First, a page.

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Ecology and salmon related articles

Scientists Diving for Answers

by Cassandra Profita
The Daily Astorian, July 4, 2008

Transplanting eelgrass may help crab, salmon

(Alex Pajunas) Mike Anderson, a research scientist with the Pacific Northwest National Laboratory from Sequim, Wash., sorts harvested bundles of eelgrass gathered from beds in the Lower Columbia at the Hammond Boat Basin June 24. Scientists don't know a lot about why eelgrass grows in certain underwater environments and not others.

They do know the aquatic plants provide valuable shelter for juvenile salmon and Dungeness crab and attract a buffet of critters for them to eat.

To study the possibility of growing more eelgrass in the Columbia River estuary, researchers with the Pacific Northwest National Laboratory have developed models detailing the current locations of eelgrass beds and the places where light, salinity and current conditions would support eelgrass growth.

"The model tells us where eelgrass could potentially grow based on limited information," said Amy Borde, a marine biologist with the national lab. "There really hasn't been a lot of research done on eelgrass in the estuary. Where is it growing and where isn't it growing and why?"

To test the model, divers working with the lab suited up last week and dove down to the bottom of Youngs Bay, Baker Bay, near Ilwaco, Wash., Trestle Bay, near Hammond, and the waters around Desdemona Sands to harvest healthy eelgrass beds and sow new beds in areas where eelgrass isn't growing.

The harvested shoots were bundled in groups of four in the Hammond Boat Basin, loaded 120 at a time onto metal plates then replanted underwater.

The new beds will be monitored over the next 12 months to see if they take root and attract juvenile crab.

Curtis Roegner, a marine biologist at the National Oceanic and Atmospheric Administration's Hammond Research Lab, will be testing to see if crab are using the new eelgrass beds over the next year.

"The hypothesis is we'll find higher abundance of crab around eelgrass than on bare sediment," he said.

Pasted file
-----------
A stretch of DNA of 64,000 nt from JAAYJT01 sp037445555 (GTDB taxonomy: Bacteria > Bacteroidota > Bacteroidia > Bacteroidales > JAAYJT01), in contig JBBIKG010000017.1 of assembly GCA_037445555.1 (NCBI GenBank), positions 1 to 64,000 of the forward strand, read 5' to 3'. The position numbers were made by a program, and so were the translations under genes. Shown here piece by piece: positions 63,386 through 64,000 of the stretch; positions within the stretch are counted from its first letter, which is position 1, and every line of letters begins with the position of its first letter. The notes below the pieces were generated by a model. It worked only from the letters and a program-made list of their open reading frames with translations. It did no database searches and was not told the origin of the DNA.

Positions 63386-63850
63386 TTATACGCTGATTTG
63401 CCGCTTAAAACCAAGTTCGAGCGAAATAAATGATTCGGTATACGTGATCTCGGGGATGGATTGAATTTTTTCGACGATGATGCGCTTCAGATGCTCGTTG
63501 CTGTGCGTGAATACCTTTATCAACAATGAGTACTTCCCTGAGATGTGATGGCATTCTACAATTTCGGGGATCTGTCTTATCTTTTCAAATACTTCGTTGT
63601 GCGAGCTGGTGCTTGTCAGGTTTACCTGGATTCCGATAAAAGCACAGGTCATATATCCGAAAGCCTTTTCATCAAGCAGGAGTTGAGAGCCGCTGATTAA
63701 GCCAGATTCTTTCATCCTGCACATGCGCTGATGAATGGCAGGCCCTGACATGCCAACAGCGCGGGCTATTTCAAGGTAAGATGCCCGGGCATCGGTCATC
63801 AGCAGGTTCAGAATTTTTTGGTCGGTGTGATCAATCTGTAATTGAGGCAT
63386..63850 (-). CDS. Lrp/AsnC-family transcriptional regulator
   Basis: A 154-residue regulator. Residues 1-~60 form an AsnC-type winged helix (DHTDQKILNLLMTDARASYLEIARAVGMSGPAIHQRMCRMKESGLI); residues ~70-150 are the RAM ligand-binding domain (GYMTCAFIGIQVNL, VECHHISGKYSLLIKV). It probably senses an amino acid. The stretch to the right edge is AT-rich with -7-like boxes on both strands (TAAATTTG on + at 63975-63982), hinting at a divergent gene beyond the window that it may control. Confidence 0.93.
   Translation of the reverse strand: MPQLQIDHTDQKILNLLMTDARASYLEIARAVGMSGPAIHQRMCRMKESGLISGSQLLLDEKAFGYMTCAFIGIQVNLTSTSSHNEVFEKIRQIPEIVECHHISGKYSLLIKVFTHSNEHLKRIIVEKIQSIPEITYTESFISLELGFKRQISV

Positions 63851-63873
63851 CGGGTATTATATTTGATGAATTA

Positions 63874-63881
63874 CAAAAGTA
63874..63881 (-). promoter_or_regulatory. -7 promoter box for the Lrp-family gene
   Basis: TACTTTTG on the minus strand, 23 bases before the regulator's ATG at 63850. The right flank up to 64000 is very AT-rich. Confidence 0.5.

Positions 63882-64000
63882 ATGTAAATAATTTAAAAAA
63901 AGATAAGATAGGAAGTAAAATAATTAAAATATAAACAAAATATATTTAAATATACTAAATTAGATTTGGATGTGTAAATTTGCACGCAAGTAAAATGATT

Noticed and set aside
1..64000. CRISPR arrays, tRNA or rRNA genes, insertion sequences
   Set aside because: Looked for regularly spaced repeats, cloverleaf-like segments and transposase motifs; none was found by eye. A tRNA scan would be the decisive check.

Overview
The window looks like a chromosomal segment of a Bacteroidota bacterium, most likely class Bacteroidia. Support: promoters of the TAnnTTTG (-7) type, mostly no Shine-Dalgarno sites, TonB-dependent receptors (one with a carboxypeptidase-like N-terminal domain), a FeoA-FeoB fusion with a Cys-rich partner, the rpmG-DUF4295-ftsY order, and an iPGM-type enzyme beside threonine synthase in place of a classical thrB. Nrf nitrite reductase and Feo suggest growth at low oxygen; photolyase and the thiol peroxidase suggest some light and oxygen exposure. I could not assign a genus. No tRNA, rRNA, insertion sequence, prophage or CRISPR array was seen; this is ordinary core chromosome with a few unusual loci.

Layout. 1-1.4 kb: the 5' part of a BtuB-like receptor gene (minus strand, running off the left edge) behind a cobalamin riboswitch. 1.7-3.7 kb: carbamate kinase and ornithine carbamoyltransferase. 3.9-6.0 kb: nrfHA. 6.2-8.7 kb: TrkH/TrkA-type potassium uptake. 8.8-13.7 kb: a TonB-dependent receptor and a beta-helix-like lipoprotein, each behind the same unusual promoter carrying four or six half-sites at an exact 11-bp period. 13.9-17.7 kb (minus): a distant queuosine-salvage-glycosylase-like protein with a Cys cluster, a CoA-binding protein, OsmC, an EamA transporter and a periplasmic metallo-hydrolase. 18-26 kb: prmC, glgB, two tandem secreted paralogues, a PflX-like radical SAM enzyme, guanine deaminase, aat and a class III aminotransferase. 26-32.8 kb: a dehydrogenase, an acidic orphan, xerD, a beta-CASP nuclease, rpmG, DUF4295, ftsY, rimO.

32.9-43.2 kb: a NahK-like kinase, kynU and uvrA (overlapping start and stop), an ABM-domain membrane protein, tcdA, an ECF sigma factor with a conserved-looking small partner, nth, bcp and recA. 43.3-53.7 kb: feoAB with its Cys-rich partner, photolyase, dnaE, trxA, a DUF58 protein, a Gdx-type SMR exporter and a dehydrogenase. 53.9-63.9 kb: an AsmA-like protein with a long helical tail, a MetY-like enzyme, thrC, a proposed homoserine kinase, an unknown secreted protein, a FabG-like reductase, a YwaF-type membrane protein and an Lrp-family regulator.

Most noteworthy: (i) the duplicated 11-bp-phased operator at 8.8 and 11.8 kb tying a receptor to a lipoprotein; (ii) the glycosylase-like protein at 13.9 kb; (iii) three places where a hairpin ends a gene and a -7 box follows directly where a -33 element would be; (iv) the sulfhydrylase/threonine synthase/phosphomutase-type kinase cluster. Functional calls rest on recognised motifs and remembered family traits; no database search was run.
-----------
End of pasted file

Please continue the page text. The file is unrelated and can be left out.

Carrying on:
He'll put out traps in the new eelgrass beds, as well as in older, more established beds and non-eelgrass habitat and take stock of the number and size of the crab he catches.

Money for research

Bonneville Power Authority provided $250,000 to allow researchers to model potential eelgrass turf in Puget Sound and the Columbia River estuary, plant new beds and study the new plantings.

A lack of documentation makes it hard to know the historic range of eelgrass in the estuary.

"Typically in estuaries around the world, there was more than there is now," Borde said.

In other parts of the world, eelgrass beds have been declining because of development and poor water quality.

Some waterfront development in Puget Sound has been curbed to protect eelgrass under Washington's "no net loss" policy for the plant.

Eelgrass is sensitive to light, salinity and current, and because suspended sediment clouds Columbia River water, it can't live very deep in the estuary. Dredging stirs up and eliminates some potential eelgrass grounds, and structures such as docks can block the light eelgrass needs to grow.

Roegner said the higher, channelized flow of the Columbia River is not conducive to eelgrass growth.

"We see it in more protected areas," said Roegner. "Too much current works it out of the sediment."

Borde said eelgrass could also be limited by recruitment, or the ability to spread seeds into areas where they can take root and grow.

So far, the research she's done with Ron Thom, a staff scientist with the national laboratory, has shown a few of the eelgrass plants in the estuary are producing seeds.

"We haven't seen a single flowering shoot in all of our plantings," Borde said. "There are a lot of unknowns. ... If we put the plants in and they do well, it will show the plants can live here, and we can do more and expand the area."

Changing laboratory

The hydrology of the Columbia has changed dramatically since dams were installed upriver, and the jetties at the mouth have changed the river's topography.

Micah Russell, executive director of the Columbia River Estuary Study Taskforce, said those changes actually make the estuary a more inviting place for eelgrass to grow.

"We suspect that the conditions for eelgrass have improved since installation of the dams because the salt wedge is able to intrude farther into the estuary during the summer than would normally occur," he said. "Even though we don't see it everywhere now, the chemistry and water quality issues that make life suitable for eelgrass are better now."

Thom said taking eelgrass from the estuary for replanting will ensure the new populations are adapted for the volatility of the Columbia River.

Even though it can't make up for the loss of marsh and swamp habitat in the estuary, Borde said, expanding the eelgrass beds should still help fragile populations of out-migrating juvenile salmon.

"This would help offset some of those losses even if it's not exactly the same habitat. It provides sheltered habitat and eating areas," she said. "The ultimate goal is flourishing habitat."

Cassandra Profita
Scientists Diving for Answers
The Daily Astorian, July 4, 2008

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